Sanford police searched overnight Sunday for a young child who called 911 from a cellphone, but were unable to find the child or determine if he or she needed help before the call disconnected.

The Sanford police chief said the call is similar to the untraceable 911 calls the agency sees every day, but the search for the caller – which included officers activating cruiser sirens to try to pinpoint the location of the open line – drew the attention of Sanford residents who left hundreds of comments in local Facebook groups and launched their own efforts to find the child.

“Unfortunately, this call has taken on a life of its own due to Facebook,” Chief Thomas Connolly said.

Connolly said the call came into the dispatch center around 9:18 p.m. Sunday, but no number or address was associated with the call. The caller, who appeared to be a very young child, said “mommy” and “hello,” but not much else that could be clearly heard by a dispatcher.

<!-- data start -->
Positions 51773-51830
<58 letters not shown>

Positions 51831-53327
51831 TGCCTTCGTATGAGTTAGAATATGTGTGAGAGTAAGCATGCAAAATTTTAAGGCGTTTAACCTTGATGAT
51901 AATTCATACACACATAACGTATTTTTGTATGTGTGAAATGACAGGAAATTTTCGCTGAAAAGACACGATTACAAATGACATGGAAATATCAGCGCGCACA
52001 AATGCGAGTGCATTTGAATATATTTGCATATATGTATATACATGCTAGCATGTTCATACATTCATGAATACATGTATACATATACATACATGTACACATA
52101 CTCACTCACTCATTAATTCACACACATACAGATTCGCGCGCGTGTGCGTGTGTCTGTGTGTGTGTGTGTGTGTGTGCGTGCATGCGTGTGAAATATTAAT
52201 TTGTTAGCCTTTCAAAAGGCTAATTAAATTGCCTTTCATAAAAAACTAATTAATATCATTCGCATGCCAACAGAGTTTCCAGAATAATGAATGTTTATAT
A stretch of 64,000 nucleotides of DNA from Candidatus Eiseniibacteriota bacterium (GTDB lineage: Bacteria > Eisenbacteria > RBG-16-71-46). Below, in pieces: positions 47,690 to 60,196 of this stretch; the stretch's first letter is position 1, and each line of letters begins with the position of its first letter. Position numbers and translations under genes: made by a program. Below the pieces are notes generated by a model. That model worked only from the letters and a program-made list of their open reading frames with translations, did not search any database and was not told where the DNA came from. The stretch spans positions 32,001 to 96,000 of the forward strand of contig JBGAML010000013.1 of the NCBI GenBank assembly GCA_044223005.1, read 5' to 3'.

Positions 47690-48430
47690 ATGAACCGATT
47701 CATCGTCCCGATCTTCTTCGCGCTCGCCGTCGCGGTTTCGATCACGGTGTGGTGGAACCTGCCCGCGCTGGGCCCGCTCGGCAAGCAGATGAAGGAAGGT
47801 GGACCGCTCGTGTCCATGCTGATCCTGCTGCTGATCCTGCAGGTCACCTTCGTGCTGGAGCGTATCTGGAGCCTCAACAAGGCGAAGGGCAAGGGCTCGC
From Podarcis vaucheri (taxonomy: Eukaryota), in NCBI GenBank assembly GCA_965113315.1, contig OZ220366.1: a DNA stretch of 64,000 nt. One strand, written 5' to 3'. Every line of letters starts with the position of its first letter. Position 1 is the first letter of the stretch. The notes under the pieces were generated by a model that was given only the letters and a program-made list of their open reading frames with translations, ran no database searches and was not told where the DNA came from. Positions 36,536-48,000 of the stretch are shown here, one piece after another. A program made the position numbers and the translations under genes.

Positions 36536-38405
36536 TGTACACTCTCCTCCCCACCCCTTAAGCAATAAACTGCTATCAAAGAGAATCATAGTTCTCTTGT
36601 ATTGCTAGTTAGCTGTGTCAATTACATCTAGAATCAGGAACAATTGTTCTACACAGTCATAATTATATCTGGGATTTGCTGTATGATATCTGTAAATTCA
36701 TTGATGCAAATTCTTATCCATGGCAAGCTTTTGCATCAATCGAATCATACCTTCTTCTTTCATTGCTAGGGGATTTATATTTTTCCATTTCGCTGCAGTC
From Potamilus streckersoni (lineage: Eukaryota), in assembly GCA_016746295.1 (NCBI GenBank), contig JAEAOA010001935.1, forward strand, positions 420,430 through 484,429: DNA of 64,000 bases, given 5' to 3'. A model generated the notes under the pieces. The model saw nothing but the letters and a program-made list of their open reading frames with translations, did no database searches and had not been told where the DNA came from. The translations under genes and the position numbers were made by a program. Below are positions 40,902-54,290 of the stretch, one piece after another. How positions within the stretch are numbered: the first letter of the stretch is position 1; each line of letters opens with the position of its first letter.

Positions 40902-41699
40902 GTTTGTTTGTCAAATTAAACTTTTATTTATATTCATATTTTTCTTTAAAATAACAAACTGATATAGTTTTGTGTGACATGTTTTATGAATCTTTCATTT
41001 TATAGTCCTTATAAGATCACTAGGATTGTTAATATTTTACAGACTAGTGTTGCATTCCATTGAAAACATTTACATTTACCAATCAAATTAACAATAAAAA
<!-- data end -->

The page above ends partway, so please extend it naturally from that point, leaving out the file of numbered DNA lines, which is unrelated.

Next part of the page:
“The child that can be heard on the phone is very young and barely communicative,” Connolly said, adding he believes the child is a year and a half to 2 years old.

Using information from cellphone carriers, police determined the call was located within several hundred meters of a commercial address on High Street. The pay-as-you-go phone was last used in June 2016, according to T-Mobile.

As officers drove through a couple of downtown neighborhoods sounding sirens, residents took to two local Facebook groups to implore others to check in on their friends and family with young children. Several residents said they walked through their neighborhoods listening for crying babies.

Because there was no associated telephone number, Sanford police could not call surrounding public safety agencies to see if they had the number in their records systems.

Connolly said it is “not unusual” for adults to give children a dead cellphone as a toy, which could have happened in this case.

“If the phone was not connected to service, it may still be able to dial a 911 call if the emergency button is pushed,” Connolly said. “There may have been enough power in the battery to make this call, but eventually the battery died and the call dropped.”

Connolly said his department receives untraceable 911 calls every day and officers follow up on every accidental 911 call for which an address can be found.

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